Abu Dhabi, UAEMonday 3 August 2020

Jordanian teen gets prosthetic legs from Dubai charities

A Jordanian teenager whose legs were amputated after an accident received a successful prosthetic rehabilitation at Dubai Healthcare City.

A Jordanian teenager who received artificial limbs when her legs were amputated after an accident has delighted parents and doctors with her progress.

Suha Bashayreh, 15, was severely injured in a road accident in 2007. She was provided with prostheses at Dubai Healthcare City after funds were raised by 7EmiratesRun and Al Jalila Foundation.

She received therapy in how to use her new limbs, how to balance and change fittings.

Suha’s case was handled by a team of healthcare professionals and has been supported by donors during the past six years. She first visited German Limbtech Orthopaedic Technology Centre at DHCC in May 2009 and returned in 2010, 2014 and this year.

In April, Suha, accompanied by her father, Yousef, finished a three-week rehabilitation programme that included new sockets and liners for the prostheses, plus walking and balance training.

“The availability of cutting edge medical devices is integral to improving a patient’s quality of life,” said Dr Fatma Al Sharaf, senior manager at DHCC. “We are committed to increasing access to global expertise.”

Mr Bashayreh said he felt helpless after his daughter had the accident.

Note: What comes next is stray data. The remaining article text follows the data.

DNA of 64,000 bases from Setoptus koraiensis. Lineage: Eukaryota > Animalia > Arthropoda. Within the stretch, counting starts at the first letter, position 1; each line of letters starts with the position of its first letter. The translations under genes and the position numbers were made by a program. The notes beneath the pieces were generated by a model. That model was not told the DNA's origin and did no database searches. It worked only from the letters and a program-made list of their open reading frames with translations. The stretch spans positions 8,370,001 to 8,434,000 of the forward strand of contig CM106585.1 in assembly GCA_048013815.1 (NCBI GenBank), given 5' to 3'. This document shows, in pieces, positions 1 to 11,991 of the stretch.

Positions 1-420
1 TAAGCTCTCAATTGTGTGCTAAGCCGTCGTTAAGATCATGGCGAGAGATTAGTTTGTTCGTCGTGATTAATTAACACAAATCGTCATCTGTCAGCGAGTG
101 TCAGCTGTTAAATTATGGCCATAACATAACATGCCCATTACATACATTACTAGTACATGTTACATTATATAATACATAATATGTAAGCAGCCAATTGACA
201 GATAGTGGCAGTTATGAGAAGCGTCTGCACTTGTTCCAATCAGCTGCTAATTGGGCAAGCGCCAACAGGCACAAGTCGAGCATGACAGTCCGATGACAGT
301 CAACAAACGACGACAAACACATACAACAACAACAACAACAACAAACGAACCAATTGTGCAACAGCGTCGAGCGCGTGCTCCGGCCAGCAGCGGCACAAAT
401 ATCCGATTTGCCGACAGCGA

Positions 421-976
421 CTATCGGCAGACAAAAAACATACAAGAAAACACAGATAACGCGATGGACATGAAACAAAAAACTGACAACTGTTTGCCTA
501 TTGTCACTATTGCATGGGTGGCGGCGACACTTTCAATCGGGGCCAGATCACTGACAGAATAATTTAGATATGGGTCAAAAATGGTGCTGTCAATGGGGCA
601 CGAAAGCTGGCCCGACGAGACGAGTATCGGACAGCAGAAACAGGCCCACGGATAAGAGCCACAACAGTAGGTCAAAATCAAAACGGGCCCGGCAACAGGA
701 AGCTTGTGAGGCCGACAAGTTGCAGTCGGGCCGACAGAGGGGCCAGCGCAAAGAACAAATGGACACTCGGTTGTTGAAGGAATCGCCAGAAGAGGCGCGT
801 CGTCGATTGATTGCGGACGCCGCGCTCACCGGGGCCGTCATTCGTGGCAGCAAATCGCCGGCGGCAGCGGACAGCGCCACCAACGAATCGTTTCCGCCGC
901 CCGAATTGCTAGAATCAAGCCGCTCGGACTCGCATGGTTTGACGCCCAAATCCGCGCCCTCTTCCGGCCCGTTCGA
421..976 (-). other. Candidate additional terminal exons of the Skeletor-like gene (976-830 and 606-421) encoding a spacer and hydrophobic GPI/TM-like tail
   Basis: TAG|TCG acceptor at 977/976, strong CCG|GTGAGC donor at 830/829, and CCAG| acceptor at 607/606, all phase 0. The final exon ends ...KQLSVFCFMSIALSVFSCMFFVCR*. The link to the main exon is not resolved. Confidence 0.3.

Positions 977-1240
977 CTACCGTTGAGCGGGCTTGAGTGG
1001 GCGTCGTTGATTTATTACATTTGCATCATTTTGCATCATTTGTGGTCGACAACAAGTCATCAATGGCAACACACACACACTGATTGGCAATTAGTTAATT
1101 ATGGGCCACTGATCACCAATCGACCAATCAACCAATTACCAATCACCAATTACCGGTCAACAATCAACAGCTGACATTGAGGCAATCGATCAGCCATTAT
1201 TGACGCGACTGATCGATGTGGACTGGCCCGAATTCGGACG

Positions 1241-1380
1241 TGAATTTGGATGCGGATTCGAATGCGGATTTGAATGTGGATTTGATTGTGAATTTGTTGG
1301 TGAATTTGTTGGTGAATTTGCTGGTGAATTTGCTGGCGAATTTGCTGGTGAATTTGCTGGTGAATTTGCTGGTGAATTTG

“She couldn’t walk. I was worried about her future and her plans to become a doctor. It pained me to see her grow out of her artificial legs and be forced to walk on her stumps.”

With a modest income to provide for his family of nine children, and limited access to medical services, the support from the 7EmiratesRun team and Al Jalila Foundation gave him hope.

“I am deeply grateful to see my little girl smile again,” he said. “She was barely 10 when she lost her legs.”

Prostheses need to be replaced as a child grows and a prosthetic leg can cost more than Dh80,000.

It is estimated that for ages 12 to 21, a new prosthesis is needed once every three to four years, along with training to relearn necessary skills.

“Check-ups should be done after six to eight months because children like Suha are in a very high mobility class, and experience difficulty as they grow,” said Wendelin Lauxen, director of patient care at the centre.

“We hope that Suha’s story will inspire more support to help individuals with limb deformities.”


Updated: May 3, 2015 04:00 AM



Editor's Picks
Sign up to our daily email
Most Popular